The third quarter has ended with an eye-opening round of job cuts across the U.S. corporate sector, with signs that trend will continue into the last months of 2015.
Food giant ConAgra (CAG), maker of Chef Boyardee, Slim Jim, Reddi-Wip, Hebrew National hot dogs and a variety of other products, on Thursday announced it would cut around 1,500 jobs, or about one-third of its overall office-based workforce. The company, which reported a first-quarter loss of $1.2 billion last month, is also moving its headquarters from Omaha, Nebraska to Chicago.
Several weeks ago Hewlett-Packard (HPQ), the struggling computer firm, said it plans to shed 30,000 positions. There are also reports that Walmart (WMT) will begin cutting hundreds of jobs starting next week.
According to the outplacement consultancy firm Challenger, Gray & Christmas, September was an especially brutal month for pink slips, with U.S.-based employers eliminating nearly 59,000 jobs last month. That's up 43 percent from August and 93 percent higher than in the year-ago period. The total number of layoffs between July and September was 75 percent higher than in the third quarter of 2014.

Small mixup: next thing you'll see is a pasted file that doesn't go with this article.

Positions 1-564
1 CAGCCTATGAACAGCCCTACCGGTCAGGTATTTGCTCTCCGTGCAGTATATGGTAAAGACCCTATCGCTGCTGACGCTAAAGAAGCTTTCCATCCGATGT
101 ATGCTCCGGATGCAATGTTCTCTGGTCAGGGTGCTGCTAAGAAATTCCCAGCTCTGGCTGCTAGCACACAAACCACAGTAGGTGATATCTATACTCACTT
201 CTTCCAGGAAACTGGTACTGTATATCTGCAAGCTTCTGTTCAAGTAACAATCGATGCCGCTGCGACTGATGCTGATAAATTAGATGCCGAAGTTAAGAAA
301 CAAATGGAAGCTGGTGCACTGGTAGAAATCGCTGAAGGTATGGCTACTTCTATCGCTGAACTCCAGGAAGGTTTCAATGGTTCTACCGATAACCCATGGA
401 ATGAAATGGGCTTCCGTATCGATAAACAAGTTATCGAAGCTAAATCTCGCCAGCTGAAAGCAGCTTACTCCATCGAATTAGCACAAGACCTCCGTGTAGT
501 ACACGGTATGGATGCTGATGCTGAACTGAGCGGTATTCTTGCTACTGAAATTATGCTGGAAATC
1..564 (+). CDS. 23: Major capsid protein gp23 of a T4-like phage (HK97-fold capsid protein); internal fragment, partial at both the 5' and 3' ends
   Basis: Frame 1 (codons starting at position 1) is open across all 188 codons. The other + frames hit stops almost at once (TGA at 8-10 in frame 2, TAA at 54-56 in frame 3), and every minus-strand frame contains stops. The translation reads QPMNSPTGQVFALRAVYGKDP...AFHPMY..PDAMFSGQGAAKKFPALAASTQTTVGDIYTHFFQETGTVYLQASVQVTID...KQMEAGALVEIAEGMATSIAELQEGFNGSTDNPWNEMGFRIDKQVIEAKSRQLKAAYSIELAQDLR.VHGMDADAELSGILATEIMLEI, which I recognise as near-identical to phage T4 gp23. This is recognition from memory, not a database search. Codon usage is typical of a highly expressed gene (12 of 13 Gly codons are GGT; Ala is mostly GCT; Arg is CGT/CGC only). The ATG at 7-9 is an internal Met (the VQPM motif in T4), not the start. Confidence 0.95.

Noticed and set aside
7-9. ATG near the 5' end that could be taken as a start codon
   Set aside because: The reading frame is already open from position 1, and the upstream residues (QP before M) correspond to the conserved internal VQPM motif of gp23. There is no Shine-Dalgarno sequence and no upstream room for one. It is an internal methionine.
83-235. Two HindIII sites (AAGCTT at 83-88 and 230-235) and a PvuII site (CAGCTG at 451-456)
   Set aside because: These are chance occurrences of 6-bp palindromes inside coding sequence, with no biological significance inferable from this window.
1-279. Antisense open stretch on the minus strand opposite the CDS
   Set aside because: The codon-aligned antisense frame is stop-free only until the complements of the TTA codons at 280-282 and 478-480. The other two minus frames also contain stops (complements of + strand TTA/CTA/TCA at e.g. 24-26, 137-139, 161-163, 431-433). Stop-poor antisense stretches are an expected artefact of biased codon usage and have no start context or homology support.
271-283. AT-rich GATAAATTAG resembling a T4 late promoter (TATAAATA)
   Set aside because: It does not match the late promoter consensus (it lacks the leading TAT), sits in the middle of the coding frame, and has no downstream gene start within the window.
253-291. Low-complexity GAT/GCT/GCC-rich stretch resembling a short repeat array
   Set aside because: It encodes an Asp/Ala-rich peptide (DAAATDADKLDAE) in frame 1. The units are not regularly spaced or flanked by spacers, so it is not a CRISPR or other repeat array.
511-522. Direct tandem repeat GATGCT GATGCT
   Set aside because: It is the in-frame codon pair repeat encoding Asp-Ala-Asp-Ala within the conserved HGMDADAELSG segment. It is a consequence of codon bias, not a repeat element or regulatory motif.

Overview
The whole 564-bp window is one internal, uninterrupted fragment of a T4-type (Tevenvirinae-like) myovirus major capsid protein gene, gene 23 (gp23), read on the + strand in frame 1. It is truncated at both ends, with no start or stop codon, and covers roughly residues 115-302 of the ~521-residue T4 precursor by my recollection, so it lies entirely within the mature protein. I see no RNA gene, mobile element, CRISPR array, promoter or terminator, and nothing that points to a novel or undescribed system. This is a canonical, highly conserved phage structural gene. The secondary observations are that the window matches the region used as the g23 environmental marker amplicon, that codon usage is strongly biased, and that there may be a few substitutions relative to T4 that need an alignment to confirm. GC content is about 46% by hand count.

John Challenger, CEO of Challenger, Gray & Christmas, said job cuts in 2015 have already topped last year's figure and are on pace to end the year at their highest level since 2009, when 1.3 million workers were laid off as the Great Recession was coming to a close.
While the computer industry was hit hard, the largest sector to experience employee reductions was energy, with close to 73,000 jobs cut since January.
Challenger Gray says tumbling prices on the global oil market, as well as the ongoing economic slowdown in China, the world's second-largest economy, are having a ripple effect beyond energy into construction and other related industries.
"We could see more fallout, which appears to have its origins in China, which after years of building up its national infrastructure appears to now have far too much capacity," Challenger said in a statement.
Although the economic doldrums in the People's Republic are expected to have a continued impact on the U.S. economy, Challenger said the recovery remains on track.